News & Blog

Fertility Treatment add-ons



  1. BCRM may offer you treatments or tests in addition to your routine treatment, these are called add-ons
  2. These may or may not improve your chances of having a baby, nor reduce your risk of miscarriage.
  3. Treatment add-ons may have insufficient evidence to show that they are effective and or safe for routine use in patients.

Treatment add-ons have varying levels of scientific evidence to support their effectiveness and safety and, at times, this evidence can be contradictory. It is important to keep in mind that for most patients, routine fertility treatment such as standard IVF or ICSI are effective options without add-ons.

At BCRM we will inform you of the scientific evidence and clinic based approach to support treatment add-ons that we may offer you.

These treatments add-ons may be offered to specific patients where we believe there may be benefit from the additional techniques.

If decide to use an add-on that has been offered, you are under no obligation to agree.

We would encourage you to read the useful information on Treatment Add-ons provided on the Human Fertilisation and Embryology authority (HFEA) website.

As you will see in the link above, the HFEA publish information treatment on add-ons including highlighting the fact that many lack sufficient evidence to show that they are effective and/ or safe.

This HFEA information may help you to make an informed decision about whether using a treatment add-on as part of your treatment is the best option for you.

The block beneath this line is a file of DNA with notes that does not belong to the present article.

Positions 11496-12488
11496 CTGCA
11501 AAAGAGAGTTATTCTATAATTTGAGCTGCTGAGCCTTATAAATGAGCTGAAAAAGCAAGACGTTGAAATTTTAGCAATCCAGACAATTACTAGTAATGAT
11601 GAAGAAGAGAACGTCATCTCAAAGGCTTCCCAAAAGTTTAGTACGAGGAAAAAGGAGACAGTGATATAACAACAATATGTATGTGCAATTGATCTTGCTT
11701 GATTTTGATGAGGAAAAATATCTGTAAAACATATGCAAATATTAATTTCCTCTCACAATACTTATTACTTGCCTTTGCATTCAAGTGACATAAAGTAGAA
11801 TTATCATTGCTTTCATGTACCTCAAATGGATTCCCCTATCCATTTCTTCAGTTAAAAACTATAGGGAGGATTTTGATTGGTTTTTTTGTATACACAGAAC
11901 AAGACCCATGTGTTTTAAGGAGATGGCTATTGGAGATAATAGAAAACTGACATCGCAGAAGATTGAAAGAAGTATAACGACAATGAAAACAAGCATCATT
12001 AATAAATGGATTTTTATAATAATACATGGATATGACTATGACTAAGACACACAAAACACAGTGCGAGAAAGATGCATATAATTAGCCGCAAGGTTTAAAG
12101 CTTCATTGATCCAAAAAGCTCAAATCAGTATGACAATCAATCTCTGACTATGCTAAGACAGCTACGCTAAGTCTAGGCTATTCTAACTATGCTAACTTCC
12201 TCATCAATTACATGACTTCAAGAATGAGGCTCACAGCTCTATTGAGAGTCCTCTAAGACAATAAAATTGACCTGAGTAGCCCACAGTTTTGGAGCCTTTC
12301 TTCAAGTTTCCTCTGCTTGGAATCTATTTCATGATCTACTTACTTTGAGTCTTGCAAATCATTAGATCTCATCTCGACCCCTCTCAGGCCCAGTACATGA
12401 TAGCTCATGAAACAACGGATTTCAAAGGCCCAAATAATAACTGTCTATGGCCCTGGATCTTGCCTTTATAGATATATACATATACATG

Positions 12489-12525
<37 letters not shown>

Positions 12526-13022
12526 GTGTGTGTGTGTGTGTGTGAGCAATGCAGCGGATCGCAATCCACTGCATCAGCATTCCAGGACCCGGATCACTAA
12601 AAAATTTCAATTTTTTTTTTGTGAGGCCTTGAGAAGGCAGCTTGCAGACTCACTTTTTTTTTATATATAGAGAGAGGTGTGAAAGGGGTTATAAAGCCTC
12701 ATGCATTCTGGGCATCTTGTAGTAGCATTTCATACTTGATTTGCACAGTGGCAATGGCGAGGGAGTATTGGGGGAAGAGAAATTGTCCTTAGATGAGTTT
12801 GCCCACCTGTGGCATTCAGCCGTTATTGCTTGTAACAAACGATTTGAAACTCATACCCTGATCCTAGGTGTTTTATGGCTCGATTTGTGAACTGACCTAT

To make it easier to understand the scientific evidence for each treatment add-on the HFEA have developed the traffic-light rated list of add-ons.

The HFEA’s traffic light rating system consists of three colours that indicate whether the evidence, in the form of high-quality randomised control trials (RCTs), shows that a treatment add-on can safely improve the live birth rate for someone undergoing fertility treatment.

The HFEA appreciate that some add-ons show benefits in certain groups of patients. Where relevant they have outlined this in the description of that add-on.

For specific patient groups there may be reasons for the use of a treatment add-on other than to increase live birth rate, for example to reduce your chances of having a miscarriage. In these situations, the HFEA state it may be appropriate for you to be offered a treatment add-on as part of your treatment and not in a research setting.